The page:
These are some of the reasons that this party remains fundamentally opposed to the legislation before us this afternoon, which we will be debating and discussing over the next couple of days.

The wrap up of this individual's letter from Halifax said: “The federal government's regional rates of pay policies discriminate against blue collar workers. Treasury Board's bargaining tactics have been counterproductive for the public service in Canada. Treasury Board manager Alain Jolicoeur suggested to the media in Ottawa that had we not been happy with our wages, we could have quit, entirely ignoring our real economic situation as modest wage earners and our commitment to serve the Canadian public. The government has treated us as though we are entirely worthless and disposable”.

And these are modest wage earners. It is fair to say that the average salary is in the neighbourhood of $26,000, hardly a king's ransom. As my colleague from Winnipeg Centre noted in his remarks, the pay scale does not compare with what folks earn in the private sector in provinces such as Saskatchewan or indeed Nova Scotia.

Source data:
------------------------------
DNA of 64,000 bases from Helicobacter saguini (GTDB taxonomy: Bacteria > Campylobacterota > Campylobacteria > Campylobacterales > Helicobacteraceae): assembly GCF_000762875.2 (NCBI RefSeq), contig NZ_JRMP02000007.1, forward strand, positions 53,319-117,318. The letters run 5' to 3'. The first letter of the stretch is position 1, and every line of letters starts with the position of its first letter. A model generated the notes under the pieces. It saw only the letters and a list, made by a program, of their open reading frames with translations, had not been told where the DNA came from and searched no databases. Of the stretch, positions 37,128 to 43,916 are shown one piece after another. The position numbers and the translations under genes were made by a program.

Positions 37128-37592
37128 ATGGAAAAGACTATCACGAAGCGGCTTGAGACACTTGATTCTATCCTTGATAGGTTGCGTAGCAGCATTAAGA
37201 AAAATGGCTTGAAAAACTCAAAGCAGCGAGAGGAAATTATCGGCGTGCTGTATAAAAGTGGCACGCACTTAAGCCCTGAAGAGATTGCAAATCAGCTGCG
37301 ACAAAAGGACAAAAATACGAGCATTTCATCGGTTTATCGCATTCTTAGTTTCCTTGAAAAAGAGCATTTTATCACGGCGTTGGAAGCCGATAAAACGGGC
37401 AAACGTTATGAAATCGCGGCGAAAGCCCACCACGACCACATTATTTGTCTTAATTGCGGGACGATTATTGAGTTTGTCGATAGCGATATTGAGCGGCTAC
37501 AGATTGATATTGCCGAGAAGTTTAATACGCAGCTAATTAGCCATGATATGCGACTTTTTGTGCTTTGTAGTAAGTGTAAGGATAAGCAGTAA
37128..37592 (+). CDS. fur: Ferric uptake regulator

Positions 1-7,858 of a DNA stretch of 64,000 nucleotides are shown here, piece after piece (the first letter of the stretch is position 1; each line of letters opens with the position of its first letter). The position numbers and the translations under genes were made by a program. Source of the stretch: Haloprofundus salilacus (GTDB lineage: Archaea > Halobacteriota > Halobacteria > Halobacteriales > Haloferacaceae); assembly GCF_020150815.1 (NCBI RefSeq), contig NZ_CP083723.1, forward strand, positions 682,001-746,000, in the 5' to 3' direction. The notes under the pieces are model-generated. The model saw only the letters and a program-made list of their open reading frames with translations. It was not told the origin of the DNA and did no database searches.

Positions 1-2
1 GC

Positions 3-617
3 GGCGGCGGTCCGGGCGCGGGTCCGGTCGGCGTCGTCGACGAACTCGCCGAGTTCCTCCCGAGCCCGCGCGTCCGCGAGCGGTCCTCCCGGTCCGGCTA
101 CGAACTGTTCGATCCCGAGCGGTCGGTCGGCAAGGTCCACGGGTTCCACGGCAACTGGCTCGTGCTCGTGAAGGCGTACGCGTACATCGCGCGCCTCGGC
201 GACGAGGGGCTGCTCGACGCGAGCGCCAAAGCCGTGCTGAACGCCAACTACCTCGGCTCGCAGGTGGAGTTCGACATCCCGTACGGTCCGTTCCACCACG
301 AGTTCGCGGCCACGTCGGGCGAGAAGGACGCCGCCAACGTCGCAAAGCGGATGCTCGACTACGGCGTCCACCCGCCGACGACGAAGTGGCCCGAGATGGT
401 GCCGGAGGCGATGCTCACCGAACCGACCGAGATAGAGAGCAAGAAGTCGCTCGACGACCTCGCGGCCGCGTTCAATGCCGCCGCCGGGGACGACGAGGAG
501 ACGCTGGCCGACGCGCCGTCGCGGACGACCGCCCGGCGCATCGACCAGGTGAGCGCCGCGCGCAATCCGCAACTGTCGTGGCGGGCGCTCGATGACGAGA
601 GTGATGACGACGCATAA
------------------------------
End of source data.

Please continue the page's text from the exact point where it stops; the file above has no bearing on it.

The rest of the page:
By way of concluding my remarks, it is my contention that had the government opposite negotiated in good faith, this rotating strike situation would be over in a day. We note that the public service employees, members of the Public Service Alliance of Canada, have not had a raise for some seven years. It was pointed out to me earlier that in some groups, not all in table two but in some, settlements have been imposed. It has really been 15 years since they have had any kind of meaningful increase. These people are not asking for the moon. They are asking for a wage increase of what will amount to less than 3% per annum.

It is our contention that this strike is fully and totally the responsibility of the government opposite. At the same time, as was noted in question period today, it is the farmers who are being hurt as a result of this. There is a grain backlog from the west coast terminals all the way back to the farm gate in Saskatchewan, Manitoba and Alberta.